Alt Text

Alt Text: Enhancing Accessibility in UX/UI Design

Alt text, short for alternative text, is a critical element in web and UX/UI design used to describe the content of images. It plays a crucial role in making digital content accessible to users who are visually impaired or have other disabilities that prevent them from seeing images on a screen.

What is Alt Text?

Alt text is a brief textual description of an image’s content. It serves several important purposes in UX/UI design:

  • Accessibility: Alt text ensures that users who cannot see images can still understand their purpose and context.
  • SEO: Alt text helps search engines understand the content of images, improving the website’s SEO and discoverability.
  • Clarity: It provides additional context for all users, enhancing the overall user experience.

Why is Alt Text Important?

  1. Accessibility: Alt text is crucial for users who rely on screen readers or other assistive technologies to navigate the web. It describes images so that these users can understand and interact with content that sighted users can see.
  2. Compliance: Including alt text is often required by accessibility standards such as the Web Content Accessibility Guidelines (WCAG), ensuring websites are accessible to all users.
  3. Enhanced User Experience: Alt text contributes to a more inclusive user experience by providing equal access to information for all users, regardless of their abilities.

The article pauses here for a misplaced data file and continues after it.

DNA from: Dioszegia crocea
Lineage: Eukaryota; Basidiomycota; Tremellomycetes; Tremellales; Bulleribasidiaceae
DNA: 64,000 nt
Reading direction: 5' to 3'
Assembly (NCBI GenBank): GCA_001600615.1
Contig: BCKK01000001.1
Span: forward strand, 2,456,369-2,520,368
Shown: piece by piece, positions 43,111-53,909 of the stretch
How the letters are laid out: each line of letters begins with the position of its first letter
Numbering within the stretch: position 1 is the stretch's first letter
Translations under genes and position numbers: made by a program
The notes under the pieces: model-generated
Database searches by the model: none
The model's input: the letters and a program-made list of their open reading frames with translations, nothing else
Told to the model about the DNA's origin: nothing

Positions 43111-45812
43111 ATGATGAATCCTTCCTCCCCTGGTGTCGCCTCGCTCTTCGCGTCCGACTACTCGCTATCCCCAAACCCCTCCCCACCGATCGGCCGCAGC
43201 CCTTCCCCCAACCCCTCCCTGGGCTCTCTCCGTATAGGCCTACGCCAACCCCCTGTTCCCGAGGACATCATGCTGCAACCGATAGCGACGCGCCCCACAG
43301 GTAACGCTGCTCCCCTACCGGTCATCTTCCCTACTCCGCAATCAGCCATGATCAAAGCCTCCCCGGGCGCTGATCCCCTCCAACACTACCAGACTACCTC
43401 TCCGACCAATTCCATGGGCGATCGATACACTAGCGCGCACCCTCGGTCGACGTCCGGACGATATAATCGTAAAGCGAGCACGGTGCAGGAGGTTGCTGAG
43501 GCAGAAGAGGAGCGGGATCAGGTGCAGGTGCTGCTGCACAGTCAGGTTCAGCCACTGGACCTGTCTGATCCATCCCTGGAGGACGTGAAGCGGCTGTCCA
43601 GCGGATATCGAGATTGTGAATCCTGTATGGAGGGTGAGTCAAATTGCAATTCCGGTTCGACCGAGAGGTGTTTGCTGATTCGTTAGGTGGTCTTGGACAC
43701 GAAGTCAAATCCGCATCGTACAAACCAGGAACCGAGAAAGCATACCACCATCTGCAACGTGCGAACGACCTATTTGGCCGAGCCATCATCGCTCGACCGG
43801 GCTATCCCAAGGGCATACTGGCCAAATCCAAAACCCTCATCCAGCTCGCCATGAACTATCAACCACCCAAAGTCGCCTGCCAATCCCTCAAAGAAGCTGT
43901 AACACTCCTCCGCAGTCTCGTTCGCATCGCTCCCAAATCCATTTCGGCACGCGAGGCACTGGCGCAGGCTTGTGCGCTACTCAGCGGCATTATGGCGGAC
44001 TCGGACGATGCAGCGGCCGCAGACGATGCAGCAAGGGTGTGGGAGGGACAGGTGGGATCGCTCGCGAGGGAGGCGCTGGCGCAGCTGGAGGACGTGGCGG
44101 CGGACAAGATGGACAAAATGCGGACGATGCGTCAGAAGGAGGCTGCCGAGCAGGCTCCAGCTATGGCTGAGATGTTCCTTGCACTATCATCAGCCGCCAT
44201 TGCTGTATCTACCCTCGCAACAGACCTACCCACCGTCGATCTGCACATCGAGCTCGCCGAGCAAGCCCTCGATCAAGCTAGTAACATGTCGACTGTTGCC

4. SEO Benefits: Search engines use alt text to index images, which can improve the visibility of web pages in search results when images are relevant to the query.

Best Practices for Writing Alt Text

  1. Be Descriptive: Describe the content and function of the image accurately and succinctly.
  2. Contextual Relevance: Ensure that the alt text provides meaningful information related to the surrounding content and purpose of the image.
  3. Avoid Redundancy: Do not repeat information already conveyed in the text adjacent to the image.
  4. Keep it Concise: Aim for alt text that is brief but descriptive, typically no more than a sentence or two.

Examples of Effective Alt Text

  1. Descriptive: “A close-up photo of a person using a white cane for navigation.”
  2. Functional: “Submit button with ‘Send Message’ text in a contact form.”
  3. Contextual: “Historic landmark with tourists walking around.”
  4. Decorative: “Decorative pattern of leaves bordering a webpage.”

How to Implement Alt Text

  1. HTML: Use the alt attribute in HTML <img> tags to specify alt text directly in the markup.


    <img src="example.jpg" alt="Description of the image">

  2. Content Management Systems (CMS): Most CMS platforms provide fields or options to add alt text when uploading images to ensure accessibility.
  3. Screen Readers: Test the alt text using screen readers or browser extensions to verify its effectiveness and accuracy.

Tools for Ensuring Alt Text Accessibility

  1. Accessibility Auditing Tools: Tools like WAVE (Web Accessibility Evaluation Tool) or Axe can help identify missing or inadequate alt text on web pages.
  2. Screen Readers: Use screen reader software such as NVDA (NonVisual Desktop Access) or VoiceOver (for macOS and iOS) to simulate the experience of users with disabilities.


Alt text is a fundamental aspect of accessibility in UX/UI design, ensuring that all users, including those with visual impairments, can access and understand digital content. By following best practices and integrating alt text effectively, designers can create more inclusive and user-friendly experiences that comply with accessibility standards and improve overall usability.

Ondrej Zoricak
Ondrej Zoricak